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by Fariba Nawa

Amid Chaos, Baghdad Residents Hire Private Security Companies

(PNS) KABUL -- Two months before the 2004 Afghan presidential election, a car bomb shook the Kabul headquarters of DynCorp International, one of the world's largest private security firms. The explosion wounded about 45 people and killed 17.

Whether it was Al Qaeda, the Taliban, or other opposition to the government, the bombers got their target. DynCorp has political significance to the insurgents. Its employees have been everywhere, guarding President Hamid Karzai and training the Afghan police.

Texas-based DynCorp's first contract in post-Taliban Afghanistan, awarded in 2002, was worth $50 million, but ballooned to more than $82 million by the middle of 2003, according to the Center for Public Integrity. A subsequent renewal was worth $290 million over three years for police training, efforts to curtail the heroin trade, and guarding Karzai (this last responsibility was handed over to Afghan bodyguards in 2006).

The company is highly visible, with M-16-carrying employees roaming Kabul in armored cars. DynCorp guards, many of whom are former SWAT team officers, have become notorious for their rudeness -- breaking reporters' cameras, bossing around dignitaries, and disrespecting the polite Afghan culture. One was seen slapping the Afghan transportation minister.

While some Afghan ministers complain about the U.S. government funneling "aid" money right back to American corporations such as DynCorp, the company does have its Afghan supporters. General Mirza Mohammad Yarmand, the head of the police training center in Kabul, said the company "has worked with us very well, consulting with every decision and minding our cultural needs."

A State Department official in Washington, D.C., said the U.S. government is happy with the company's performance. "They provide support and security and they've done well in a precarious situation," he said.

The "precarious situation" in Afghanistan has created a massive new market for foreign security firms. Nearly every big contractor in Afghanistan hires a security firm to protect its employees, offices, guesthouses, and equipment. According to the Afghan Investment Support Agency, there are 25 foreign security companies, nine of which are joint ventures, operating in the country. Those firms working with the United Nations have some legal status, but the rest are in the country without any type of regulation and control.

U.S. Protection and Investigations is the most visible security company in the cities and on the roads of Afghanistan. Its guards hide in blue boxes where they eat, sleep, and listen to their radios day and night in front of the homes and offices they are guarding. USPI is a mom-and-pop firm from Texas founded in 1987 by Barbara Spier, a former safety inspector for a restaurant chain, and her husband Del, a private investigator specializing in insurance fraud and workman's compensation cases. The firm has contracts with United Nations, private contractors and foreign government agencies in Afghanistan. Its main selling point is price: It can underbid its competitors largely because it spends so little on hiring qualified guards. One Afghan protecting one of the Berger offices said he had to buy his weapon for $200, even though his salary was already too little to pay rent and feed his family. "One of their 'internationals' spends the $3 they give us on his bottled water for a day," he said.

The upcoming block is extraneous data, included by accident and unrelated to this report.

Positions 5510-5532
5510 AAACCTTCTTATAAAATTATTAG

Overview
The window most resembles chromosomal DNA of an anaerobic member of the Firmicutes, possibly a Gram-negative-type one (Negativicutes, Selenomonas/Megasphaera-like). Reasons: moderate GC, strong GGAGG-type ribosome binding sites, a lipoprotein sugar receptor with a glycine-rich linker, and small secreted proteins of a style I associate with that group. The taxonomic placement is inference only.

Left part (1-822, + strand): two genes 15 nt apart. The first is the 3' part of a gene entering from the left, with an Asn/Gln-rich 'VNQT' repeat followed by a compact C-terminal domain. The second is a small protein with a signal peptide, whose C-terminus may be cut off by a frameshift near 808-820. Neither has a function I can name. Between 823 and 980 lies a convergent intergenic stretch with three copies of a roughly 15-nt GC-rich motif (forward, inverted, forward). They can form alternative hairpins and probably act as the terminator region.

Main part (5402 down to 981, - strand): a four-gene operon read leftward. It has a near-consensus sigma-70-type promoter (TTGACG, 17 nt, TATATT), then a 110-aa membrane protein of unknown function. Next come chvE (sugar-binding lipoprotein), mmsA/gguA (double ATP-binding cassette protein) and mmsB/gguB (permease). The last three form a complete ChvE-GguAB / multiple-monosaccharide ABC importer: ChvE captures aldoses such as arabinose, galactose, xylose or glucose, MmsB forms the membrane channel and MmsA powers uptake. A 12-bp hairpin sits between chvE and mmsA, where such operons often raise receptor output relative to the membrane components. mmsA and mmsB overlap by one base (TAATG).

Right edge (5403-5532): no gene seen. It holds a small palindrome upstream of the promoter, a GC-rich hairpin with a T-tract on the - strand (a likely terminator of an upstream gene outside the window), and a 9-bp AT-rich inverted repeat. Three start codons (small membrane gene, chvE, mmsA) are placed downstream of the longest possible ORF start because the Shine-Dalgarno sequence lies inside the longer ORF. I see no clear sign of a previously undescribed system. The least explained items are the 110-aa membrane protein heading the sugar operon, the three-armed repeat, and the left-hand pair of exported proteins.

The company was criticized last year when a British engineer it was guarding was captured and nearly decapitated by rebels claiming to be Taliban. In a another case, an American USPI supervisor shot and killed his Afghan interpreter, Noor Ahmed, after an argument. USPI helicoptered the supervisor out of the province where he was working, then flew him back to the United States. While it is unclear whether security contractors are subject to local or U.S. military law, the USPI supervisor has so far been subject to neither.

Fred Chace of the Louis Berger Group, which hired USPI, said the supervisor shot the interpreter in self-defense, and that Afghan authorities had questioned the American before allowing him to leave the country. He added that the interpreter's family had been compensated with "blood money." Fazel Ahmed, Noor Ahmed's brother, disputed the explanation of self-defense and said his brother's widow and seven children had not received any money from USPI.

USPI has also sparked controversy over its close relationships with local warlords. The International Crisis Group, an NGO dedicated to resolving conflict, has criticized USPI for employing former militias and allowing them to use their position to carry out illegal activities, including drug trafficking.

An official in the Afghan interior ministry said they were having a difficult time with the firm because as it protects its clients, USPI is endangering ordinary Afghans.

"They make deals with local commanders who are supposed to be disarmed and do not let us know so we can at least register them," said the ministry official. "We've asked USPI to stop doing this, but they continue to do so."

Bill Dupre, the operations manager at the firm in Kabul, did not deny that USPI worked with commanders. "We'd like to think that we know who's in control, and whereby knowing who's in control, we'd like to set lines at what point to use which kind of commanders," he said.

"We're responsible for protecting the lives of the clients," he added. "As such, we do not get involved with the politics of the country."

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Albion Monitor   June 13, 2006   (

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